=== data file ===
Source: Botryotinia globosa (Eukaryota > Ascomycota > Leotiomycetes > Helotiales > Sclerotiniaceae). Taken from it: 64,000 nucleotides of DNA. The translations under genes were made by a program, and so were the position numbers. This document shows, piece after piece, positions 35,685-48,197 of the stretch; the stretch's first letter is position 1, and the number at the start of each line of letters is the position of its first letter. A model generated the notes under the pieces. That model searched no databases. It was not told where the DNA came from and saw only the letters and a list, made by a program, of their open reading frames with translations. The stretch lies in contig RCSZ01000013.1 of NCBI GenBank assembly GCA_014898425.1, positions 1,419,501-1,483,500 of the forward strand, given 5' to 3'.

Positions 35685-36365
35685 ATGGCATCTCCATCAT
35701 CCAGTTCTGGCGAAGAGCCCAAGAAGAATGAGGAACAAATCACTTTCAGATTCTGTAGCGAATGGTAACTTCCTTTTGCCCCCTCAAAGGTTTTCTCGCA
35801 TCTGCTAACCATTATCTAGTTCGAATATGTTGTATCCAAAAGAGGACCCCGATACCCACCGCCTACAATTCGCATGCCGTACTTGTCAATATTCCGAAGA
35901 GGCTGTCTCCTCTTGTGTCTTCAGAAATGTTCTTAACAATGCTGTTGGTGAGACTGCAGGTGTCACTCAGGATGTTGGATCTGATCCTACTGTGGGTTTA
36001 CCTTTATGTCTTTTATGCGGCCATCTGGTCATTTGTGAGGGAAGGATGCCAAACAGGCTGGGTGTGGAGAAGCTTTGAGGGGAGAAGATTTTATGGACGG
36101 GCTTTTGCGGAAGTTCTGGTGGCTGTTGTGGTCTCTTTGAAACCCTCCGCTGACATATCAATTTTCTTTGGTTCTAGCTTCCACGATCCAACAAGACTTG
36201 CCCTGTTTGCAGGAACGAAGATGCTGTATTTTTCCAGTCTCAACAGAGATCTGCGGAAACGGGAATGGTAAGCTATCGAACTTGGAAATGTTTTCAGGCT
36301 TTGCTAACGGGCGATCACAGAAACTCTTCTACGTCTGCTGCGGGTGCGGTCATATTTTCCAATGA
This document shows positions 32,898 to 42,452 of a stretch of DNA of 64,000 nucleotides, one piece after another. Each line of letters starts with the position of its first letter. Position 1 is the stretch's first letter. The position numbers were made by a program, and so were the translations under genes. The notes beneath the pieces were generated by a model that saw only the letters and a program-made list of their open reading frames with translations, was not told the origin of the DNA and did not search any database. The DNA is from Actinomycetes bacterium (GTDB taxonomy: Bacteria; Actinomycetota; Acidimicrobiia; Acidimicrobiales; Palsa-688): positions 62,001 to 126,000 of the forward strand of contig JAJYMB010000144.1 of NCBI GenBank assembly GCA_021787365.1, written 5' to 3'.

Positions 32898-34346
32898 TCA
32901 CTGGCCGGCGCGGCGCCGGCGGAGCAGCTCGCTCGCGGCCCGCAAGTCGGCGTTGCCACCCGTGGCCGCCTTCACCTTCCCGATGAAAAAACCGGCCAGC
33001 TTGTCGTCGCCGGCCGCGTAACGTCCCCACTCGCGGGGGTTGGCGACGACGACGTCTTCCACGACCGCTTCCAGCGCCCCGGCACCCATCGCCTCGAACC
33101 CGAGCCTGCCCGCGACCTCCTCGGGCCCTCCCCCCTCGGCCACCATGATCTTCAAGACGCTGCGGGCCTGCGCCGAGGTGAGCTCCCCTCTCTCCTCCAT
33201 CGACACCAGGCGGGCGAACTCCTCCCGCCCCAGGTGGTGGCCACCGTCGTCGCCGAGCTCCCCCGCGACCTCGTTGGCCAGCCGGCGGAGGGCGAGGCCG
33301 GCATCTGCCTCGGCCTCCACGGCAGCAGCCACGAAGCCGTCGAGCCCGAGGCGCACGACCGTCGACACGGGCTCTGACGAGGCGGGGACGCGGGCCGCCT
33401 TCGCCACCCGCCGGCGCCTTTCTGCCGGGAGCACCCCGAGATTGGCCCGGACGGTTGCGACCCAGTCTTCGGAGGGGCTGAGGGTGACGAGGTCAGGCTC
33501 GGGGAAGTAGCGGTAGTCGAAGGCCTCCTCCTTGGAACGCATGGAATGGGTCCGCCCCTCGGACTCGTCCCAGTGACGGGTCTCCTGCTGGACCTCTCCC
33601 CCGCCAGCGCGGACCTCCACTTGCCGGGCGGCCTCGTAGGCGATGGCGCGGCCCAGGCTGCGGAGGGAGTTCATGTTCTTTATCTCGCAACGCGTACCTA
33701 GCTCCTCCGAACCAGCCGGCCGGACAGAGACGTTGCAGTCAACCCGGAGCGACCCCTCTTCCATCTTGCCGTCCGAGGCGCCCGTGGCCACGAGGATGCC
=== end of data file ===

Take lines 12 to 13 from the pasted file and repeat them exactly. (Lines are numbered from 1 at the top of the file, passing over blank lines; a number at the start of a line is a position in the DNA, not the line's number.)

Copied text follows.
Positions 32898-34346
32898 TCA